Tire tune-up

Aug. 1, 2004
Sometimes it helps to take a fresh approach to a familiar situation, and tires are no exception. Consider looking at tires as a portfolio of assets and think about ways to improve your tire investment through smart asset management. Current conditions make this approach especially attractive. We're in the middle of a heavy new truck build period, and one result of this new equipment influx is that

Sometimes it helps to take a fresh approach to a familiar situation, and tires are no exception. Consider looking at tires as a portfolio of assets and think about ways to improve your tire investment through smart asset management.

Current conditions make this approach especially attractive. We're in the middle of a heavy new truck build period, and one result of this new equipment influx is that older vehicles will be idled, traded or sold. Second, new tires have been improving in original treadlife and casing durability. And the retread industry has improved materials, processing, and quality measures. As a result, tires are lasting longer in both their original tread and retread stages.

One inescapable fact, however, is that tires, just like all of us, eventually do age and grow less able to work as hard as they did in their prime. There are at least three effects that conspire to “age” tires. First, there is fatigue cycling. Each time a tire rotates under load and deflects where its load is transferred to the road, rubber and other structural reinforcements in the tire are deformed and stressed. Excessive deflection due to overloading and/or underinflation accelerates this type of aging.

Second, time tends to age tires since they are complex chemical composites of different rubber types and reinforcements, with many interfaces that can be weakened over time — especially when exposed to fuel, lubricants, or other harsh chemical solvents. If tires are not used regularly, this chemical degradation is accelerated.

Third, torque transfer can age tires over time. This primarily affects drive axle tires, but remember that all the forces necessary to steer, accelerate and brake the truck are transferred through the tires.

So it seems reasonable that in addition to choosing new tires carefully and maintaining and retreading them properly, you should also determine how to exit them from your fleet most gracefully.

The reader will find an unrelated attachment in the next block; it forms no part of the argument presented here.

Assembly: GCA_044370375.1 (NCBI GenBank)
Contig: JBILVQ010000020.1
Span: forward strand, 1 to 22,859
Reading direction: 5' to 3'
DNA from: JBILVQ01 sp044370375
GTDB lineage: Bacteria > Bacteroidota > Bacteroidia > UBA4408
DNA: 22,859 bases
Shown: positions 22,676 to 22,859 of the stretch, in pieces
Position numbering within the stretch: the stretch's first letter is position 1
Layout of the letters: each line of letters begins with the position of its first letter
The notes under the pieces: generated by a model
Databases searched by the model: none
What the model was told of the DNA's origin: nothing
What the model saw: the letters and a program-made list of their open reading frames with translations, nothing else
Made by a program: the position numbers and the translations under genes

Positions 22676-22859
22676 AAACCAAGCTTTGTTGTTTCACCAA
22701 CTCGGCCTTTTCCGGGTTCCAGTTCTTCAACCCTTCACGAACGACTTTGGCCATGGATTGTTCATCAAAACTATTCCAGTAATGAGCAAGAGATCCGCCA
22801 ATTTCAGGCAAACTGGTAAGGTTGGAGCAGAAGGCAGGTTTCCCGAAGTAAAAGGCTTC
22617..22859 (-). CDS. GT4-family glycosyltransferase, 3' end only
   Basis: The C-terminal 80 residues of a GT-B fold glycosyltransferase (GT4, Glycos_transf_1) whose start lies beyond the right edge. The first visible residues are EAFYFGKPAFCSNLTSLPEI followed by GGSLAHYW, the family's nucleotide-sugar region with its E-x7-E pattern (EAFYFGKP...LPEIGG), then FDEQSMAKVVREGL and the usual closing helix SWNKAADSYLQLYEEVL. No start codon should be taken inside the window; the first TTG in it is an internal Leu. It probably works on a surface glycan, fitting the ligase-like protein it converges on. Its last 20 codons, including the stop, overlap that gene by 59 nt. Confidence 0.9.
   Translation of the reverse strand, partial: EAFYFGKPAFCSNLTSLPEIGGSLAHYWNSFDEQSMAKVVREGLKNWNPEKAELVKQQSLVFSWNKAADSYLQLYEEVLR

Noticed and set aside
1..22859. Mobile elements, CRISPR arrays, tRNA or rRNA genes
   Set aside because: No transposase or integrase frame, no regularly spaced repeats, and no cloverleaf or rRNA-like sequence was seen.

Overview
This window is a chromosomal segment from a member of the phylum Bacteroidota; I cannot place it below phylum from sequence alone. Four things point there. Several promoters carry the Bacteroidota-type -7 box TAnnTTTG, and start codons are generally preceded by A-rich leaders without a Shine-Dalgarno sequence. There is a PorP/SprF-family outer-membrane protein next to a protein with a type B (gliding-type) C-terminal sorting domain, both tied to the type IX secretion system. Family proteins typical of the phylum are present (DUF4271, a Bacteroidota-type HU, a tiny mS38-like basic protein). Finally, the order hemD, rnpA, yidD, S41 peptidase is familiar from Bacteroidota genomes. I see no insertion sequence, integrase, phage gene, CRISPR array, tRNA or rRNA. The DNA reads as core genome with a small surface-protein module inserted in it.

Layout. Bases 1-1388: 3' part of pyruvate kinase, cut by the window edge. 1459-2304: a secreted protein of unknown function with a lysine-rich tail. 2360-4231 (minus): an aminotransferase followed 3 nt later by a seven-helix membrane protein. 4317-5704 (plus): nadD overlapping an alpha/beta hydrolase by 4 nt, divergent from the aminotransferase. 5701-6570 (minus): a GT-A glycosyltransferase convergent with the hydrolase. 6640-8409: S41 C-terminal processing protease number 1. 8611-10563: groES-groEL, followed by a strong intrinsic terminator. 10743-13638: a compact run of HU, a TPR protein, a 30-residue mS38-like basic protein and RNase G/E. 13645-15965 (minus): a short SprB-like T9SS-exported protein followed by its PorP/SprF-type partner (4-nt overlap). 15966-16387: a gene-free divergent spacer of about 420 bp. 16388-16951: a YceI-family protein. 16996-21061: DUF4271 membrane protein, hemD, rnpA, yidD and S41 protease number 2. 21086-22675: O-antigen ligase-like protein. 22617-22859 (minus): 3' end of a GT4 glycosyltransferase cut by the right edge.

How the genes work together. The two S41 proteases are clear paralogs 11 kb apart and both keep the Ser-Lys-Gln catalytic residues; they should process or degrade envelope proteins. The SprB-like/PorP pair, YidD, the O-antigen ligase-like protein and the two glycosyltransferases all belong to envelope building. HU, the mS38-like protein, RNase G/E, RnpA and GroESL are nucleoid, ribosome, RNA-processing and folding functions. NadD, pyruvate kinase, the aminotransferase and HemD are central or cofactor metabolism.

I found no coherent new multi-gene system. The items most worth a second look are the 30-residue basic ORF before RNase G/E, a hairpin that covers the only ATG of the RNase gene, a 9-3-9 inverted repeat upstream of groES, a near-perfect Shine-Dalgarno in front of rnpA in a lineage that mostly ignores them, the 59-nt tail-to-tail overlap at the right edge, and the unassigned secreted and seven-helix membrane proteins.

Your objective should be to keep the most productive, least aged tires in service and use those that are near the end of their useful service life in less demanding applications, as well as in sidelined vehicles.

Here are some pointers for giving your tire portfolio a tune-up:

  • Recognize that some drive tires age faster than others. Single drive axles and higher torque drivetrains, for example, tend to be more demanding. Consider switching them to free-rolling service during their second or third treadlife.

  • Free-rolling tires, e.g., steer and trailer, should be considered prime candidates for drive tire service on their first retread. Purchase high quality new tires for free-rolling positions and take care to assure casing compatibility for retreading.

  • Review shop and yard cleanliness procedures, taking special care to prevent tires from coming into contact with fuels, lubricants or other solvents.

  • Maintain proper inflation pressures to avoid over deflection and resulting high heat buildup. This is especially important for inside dual position tires.

  • Tires should be exercised periodically to help resist the harmful effects of ozone and oxidation from exposure to sunlight and normal atmospheric chemicals.

  • If casing purchases are required, choose casings from fleets with good tire maintenance practices.

  • Establish a hierarchy or preference listing of tires to be placed on sale, trade or scrap vehicles that will exit the most aged tires first.

  • Just like your financial portfolio, your tires should be managed to keep those with the most quality and get rid of those with the least The resulting dividends will be worthwhile.

About the Author

ASA SHARP

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